Griff seemed not to notice the struggle clawing at her heart, though. He put his hands in his pockets and turned back toward her mother’s house, keeping his pace slow and leisurely. If things were different, she might be able to pretend that they were on a romantic walk, digesting their Thanksgiving meal. His next words burst that particular bubble instantly. “This is kind of springing it on you, but Saul said that they’re leaving Monday.”

Her eyebrows flew toward her hairline. “This Monday?” she squeaked.

“I know it’s super last minute, and I wouldn’t normally ask you to take off in the middle of a holiday.” He spread his hands, chagrin lining his face in a grimace. “But I need you.” He cleared his throat. “We all do.”

She took a moment to collect herself. “Who’s Saul?” she asked, changing the subject. Her mind roiled. There was no way she could juggle school and a tour. A national tour meant that she would be thousands of miles away from Boston at any given time, hours away from class.

As they neared her mother’s house, Griff slowed even more. She wondered whether he was prolonging their time alone together, or if he was just naturally a slow walker. Or maybe, she mused, he just wanted privacy to discuss band business.

“He’s like the Jett of King Riley.” Griff lifted a shoulder, an amused smile playing on his lips. “He definitely seems to be in charge, but he’s also their lead singer.”

“Oh.” She looked down at her toes. Despite the chill in the air, she was glad that she had worn her wedges. They made her legs look great, her floral printed skinnies practically painted on her. She put a finger to her lips. If she went on tour with South of Forever, she was going to have to learn King Riley’s band members’ names. Arguably, she should already know who they all were, considering she was a band manager and they were part of the Boston scene—her band’s stomping grounds. Technically, they were competition. She rocked back as she remembered a conversation that she had overheard between Perry and Max not so long ago. “Didn’t Perry used to be King Riley’s bassist?”

Pressing his lips together, Griff nodded.

“Is that going to be an issue?” She crossed her arms over her chiffon blouse and raised an eyebrow at him.

He lifted a shoulder. “I hope not.”

“Perry is a guaranteed problem,” she reminded him. Though he had mellowed out considerably since she’d met him that summer, he still made half-hearted passes at her and drank too much during shows. Even if he could tame his womanizing and borderline alcoholism, she could see him being the first to pick a fight with the other band. “Is this even a good idea? What did he get kicked out for?”

Griff chuckled as he angled back toward the house. “You think he got kicked out?”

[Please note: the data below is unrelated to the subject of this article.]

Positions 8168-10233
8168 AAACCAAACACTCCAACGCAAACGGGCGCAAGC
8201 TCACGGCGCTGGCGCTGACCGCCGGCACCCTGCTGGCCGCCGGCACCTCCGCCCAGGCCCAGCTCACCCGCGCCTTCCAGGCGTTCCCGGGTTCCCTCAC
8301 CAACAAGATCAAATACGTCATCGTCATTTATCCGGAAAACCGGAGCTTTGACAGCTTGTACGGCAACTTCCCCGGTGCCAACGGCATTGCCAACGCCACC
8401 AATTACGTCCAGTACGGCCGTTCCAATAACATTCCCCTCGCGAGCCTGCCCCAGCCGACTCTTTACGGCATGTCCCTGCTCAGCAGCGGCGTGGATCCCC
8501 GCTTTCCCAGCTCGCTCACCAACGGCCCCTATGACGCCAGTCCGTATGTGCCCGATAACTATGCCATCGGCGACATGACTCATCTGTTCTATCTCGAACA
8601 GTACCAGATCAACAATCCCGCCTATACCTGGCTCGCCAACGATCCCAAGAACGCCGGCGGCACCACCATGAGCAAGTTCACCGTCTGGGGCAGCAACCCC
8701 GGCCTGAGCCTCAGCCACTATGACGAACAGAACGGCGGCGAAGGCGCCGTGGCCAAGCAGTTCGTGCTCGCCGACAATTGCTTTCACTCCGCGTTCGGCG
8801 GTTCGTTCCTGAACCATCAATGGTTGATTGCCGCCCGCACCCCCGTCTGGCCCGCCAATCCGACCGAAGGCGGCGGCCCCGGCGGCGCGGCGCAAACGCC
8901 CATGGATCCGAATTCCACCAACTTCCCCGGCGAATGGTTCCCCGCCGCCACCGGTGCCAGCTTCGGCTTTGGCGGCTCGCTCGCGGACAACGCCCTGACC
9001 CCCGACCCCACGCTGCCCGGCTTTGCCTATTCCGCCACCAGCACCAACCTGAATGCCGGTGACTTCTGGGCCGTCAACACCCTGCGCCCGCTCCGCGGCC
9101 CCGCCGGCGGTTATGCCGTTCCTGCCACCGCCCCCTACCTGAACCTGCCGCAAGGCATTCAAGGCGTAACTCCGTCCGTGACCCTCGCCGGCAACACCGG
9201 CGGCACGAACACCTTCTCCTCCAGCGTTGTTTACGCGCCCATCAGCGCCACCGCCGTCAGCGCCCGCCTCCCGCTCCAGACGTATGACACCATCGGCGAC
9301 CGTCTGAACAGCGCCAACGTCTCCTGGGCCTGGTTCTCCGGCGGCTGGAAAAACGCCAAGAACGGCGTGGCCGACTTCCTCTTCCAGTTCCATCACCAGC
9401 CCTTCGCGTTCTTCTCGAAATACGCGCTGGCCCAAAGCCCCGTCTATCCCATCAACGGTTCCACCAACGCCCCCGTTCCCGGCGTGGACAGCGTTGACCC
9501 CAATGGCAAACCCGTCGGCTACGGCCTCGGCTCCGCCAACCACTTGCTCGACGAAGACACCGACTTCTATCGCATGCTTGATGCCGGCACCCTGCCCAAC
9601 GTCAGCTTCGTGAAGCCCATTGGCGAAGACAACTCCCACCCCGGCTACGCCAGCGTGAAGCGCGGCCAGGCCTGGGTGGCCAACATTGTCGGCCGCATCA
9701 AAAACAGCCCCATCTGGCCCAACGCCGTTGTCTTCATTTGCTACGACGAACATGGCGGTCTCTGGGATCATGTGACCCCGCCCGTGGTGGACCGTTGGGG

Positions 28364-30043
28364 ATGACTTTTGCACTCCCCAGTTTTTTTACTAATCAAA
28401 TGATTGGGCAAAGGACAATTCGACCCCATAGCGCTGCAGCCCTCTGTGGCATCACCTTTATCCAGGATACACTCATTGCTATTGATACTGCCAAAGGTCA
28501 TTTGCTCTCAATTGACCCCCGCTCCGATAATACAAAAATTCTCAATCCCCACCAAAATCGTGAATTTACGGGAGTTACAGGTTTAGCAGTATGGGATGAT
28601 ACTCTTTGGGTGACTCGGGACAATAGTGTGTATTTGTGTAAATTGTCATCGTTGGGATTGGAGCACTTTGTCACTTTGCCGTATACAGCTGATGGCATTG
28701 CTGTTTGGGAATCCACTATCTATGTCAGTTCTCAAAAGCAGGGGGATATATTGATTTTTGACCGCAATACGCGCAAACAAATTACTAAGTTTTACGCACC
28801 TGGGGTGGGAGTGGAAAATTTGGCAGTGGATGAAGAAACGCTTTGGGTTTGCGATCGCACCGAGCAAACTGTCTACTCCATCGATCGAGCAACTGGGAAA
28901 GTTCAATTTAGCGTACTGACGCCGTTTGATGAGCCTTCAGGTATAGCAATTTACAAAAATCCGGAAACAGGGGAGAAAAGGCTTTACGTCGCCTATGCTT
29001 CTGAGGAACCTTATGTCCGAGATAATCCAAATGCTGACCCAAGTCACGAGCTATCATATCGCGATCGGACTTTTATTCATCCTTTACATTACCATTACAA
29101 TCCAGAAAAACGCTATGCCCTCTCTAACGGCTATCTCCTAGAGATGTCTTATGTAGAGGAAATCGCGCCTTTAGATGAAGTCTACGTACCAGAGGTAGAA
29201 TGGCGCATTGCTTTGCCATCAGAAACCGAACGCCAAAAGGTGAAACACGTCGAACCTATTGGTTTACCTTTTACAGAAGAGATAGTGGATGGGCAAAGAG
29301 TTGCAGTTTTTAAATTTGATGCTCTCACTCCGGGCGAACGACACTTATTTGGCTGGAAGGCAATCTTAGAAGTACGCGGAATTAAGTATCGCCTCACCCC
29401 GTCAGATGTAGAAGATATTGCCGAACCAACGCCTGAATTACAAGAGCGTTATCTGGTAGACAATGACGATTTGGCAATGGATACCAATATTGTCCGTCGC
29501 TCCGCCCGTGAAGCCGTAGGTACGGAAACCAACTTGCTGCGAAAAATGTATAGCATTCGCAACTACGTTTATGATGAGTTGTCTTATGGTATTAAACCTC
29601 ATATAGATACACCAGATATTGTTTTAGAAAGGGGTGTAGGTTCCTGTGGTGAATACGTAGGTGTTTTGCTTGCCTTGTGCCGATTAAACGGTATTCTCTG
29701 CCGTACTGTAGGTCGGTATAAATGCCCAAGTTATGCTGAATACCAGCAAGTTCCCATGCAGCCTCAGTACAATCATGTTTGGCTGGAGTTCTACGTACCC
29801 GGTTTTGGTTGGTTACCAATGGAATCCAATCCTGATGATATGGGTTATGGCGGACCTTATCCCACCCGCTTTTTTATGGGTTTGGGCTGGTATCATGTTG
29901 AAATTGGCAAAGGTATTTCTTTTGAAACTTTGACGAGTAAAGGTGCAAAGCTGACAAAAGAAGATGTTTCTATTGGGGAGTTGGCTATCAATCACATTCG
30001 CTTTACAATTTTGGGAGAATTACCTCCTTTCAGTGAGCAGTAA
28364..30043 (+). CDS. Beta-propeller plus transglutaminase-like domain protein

“This is Perry we’re talking about.” She slowed, glancing at the front porch. It was empty. Breathing a sigh of relief, she put a hand on Griff’s arm. “Did he ever mention why he isn’t part of King Riley anymore?”

“Jett got the impression that he left on his own terms,” Griff said. “You’re right, though. No one asked, and he never said.” His eyes met hers, and a tingle zipped through her. Though her hand was still on his arm, he made no move to pull away.

Her breath caught in her throat. Blinking, she forced herself to focus. Griff was ten years older than her—at least, her true age. Everyone in South of Forever thought she was twenty-two, but she was eighteen. All of the guys she’d dated in high school had been her age or a couple years older. There had never been a need to lie.

“So, barring any Perry incidents, are you up for this?” He grinned at her and, for a moment, she thought she might faint.

He wasn’t the kind of smoking hot that made it on the covers of magazines or in underwear ads. He had a certain boyish charm that easily bent, fitting the rock star image. He could go back and forth between any look if he wanted to. She had seen pictures of him during high school, with hair grown out to his chin and the slightest hint of stubble on his face, thanks to Jett breaking out the scrapbook she kept. Poppy would have never pegged Jett for the sentimental type, but she had photos of Griff that even his own mother would probably never show mixed company. Poppy’s cheeks reddened at the thought of a photo of his bare ass. It was from his Perpetual Smile days, during a drunken night on tour. He’d mooned the entire band and Jett had snapped a photo that she later pasted front and center in her scrapbook.

Poppy realized that she had spaced out more than usual. Her cheeks blazed and heat pricked at the back of her neck. Clearing her throat, she started walking back toward the house. “I should really get back to dinner,” she said, avoiding his question.

“Of course.” Griff kept pace beside her. He ran a hand through his hair. He touched her arm as if he wanted to say something else, but then drew away.

Again, she couldn’t help but wonder what might happen if she went on tour with South of Forever for a few months. It could be like a vacation. Of course, she would be working, coordinating merchandise and hanging out backstage. She beamed at the thought of herself standing behind a merch table. She could wear one of the band’s T-shirts. Better yet, she could bring a real sense of fashion to their wares. So few bands even carried shirts for women and, when they did, they shrunk easily or were cut wrong. Then again, she wasn’t sure how much she could do in just a few days, especially with the holiday weekend.